More than 1 million nonbinary adults live in the United States today, according to a study revealed in the Washington Post. This growing population and the need to comply with sex discrimination practices has placed an added emphasis on employers and the companies they hire to run background checks to balance inclusion and equity with protecting existing employees and company assets.
Background checks include employment, credit, and education verification, as well as criminal and driving record checks. But there is a growing challenge in getting accurate background checks from those individuals who are identifying as something other than their assigned sex at birth. This article endeavors to explain this challenge.
Benefits of Background Checks for Employment
Because every time a company hires a new employee, an investment in time, money, and resources is made, it’s important to gain the most information possible on candidates. From an employer’s point of view, a background check for employment is an important step to help ensure they make sound hiring decisions. Especially in today’s remote work environment, a potential employee could live too far away for an in-person interview.
CNBC reported that 78% of job seekers are not truthful during the hiring process. So, the benefits of conducting a background check include:
- Verifying a job seeker’s claims
- Protecting the employer legally from potential risks
- Increasing workplace safety
- Safeguarding company and customer data
- Adhering to company compliance regulations
How Background Checks Are Performed
Background checks for employment help employers narrow down their candidate pool to find the prospect with the best experience and fit for the position. Some employers even wait until a conditional job offer is made to run this check.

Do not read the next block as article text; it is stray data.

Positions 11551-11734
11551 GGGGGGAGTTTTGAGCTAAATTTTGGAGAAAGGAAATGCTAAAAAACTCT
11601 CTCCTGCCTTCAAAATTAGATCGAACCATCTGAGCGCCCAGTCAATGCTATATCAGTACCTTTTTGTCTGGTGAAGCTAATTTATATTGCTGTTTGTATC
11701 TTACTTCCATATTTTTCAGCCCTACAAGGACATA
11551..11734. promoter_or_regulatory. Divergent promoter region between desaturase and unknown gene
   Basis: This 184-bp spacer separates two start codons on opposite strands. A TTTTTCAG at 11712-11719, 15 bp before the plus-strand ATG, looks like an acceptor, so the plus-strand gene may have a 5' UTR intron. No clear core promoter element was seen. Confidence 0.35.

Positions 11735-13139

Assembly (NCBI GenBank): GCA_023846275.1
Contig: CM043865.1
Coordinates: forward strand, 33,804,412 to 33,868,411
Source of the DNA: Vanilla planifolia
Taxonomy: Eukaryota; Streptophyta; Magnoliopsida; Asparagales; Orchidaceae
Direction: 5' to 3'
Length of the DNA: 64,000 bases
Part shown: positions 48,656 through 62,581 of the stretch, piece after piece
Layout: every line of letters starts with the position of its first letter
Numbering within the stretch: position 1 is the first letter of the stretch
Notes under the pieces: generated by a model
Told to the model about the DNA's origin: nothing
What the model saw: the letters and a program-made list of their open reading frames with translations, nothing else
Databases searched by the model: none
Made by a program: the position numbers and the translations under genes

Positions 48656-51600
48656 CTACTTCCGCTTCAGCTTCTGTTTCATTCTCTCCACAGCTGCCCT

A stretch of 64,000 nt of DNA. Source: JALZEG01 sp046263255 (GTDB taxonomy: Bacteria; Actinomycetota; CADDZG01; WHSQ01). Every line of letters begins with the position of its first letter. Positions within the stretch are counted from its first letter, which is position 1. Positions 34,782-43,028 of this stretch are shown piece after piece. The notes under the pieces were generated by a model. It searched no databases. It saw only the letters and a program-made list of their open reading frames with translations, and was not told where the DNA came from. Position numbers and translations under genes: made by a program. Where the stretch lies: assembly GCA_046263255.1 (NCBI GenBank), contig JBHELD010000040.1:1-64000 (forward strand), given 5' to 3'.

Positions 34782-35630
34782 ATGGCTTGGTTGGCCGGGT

All an employer needs to run a background check is the candidate’s full name, social security number, and date of birth. If a credit report and school transcripts are included in the check, then the candidate’s consent is also required.
Today, more and more companies opt to use a professional service such as BIB because it helps ensure the check is conducted and presented in an objective, nondiscriminatory manner. While companies can perform their own background checks, they do not have the same level of experience and expertise that a dedicated professional screening service has.
About Gender and Background Checks
More and more individuals, especially the younger generations of workers, are identifying as something other than their assigned sex at birth and are looking to participate in the workplace in their nonconforming identities. Advertising agency Big Eye recently conducted a study in which it found that
- Millennials are more than twice as likely to identify as LGBTQ than older generations.
- 56% of Gen Z respondents know someone who uses gender-neutral pronouns.
BIB now provides the opportunity for LGTBQ+ individuals to choose Gender X for our background reports, allowing the job seeker to claim an identity that is not exclusively male or female.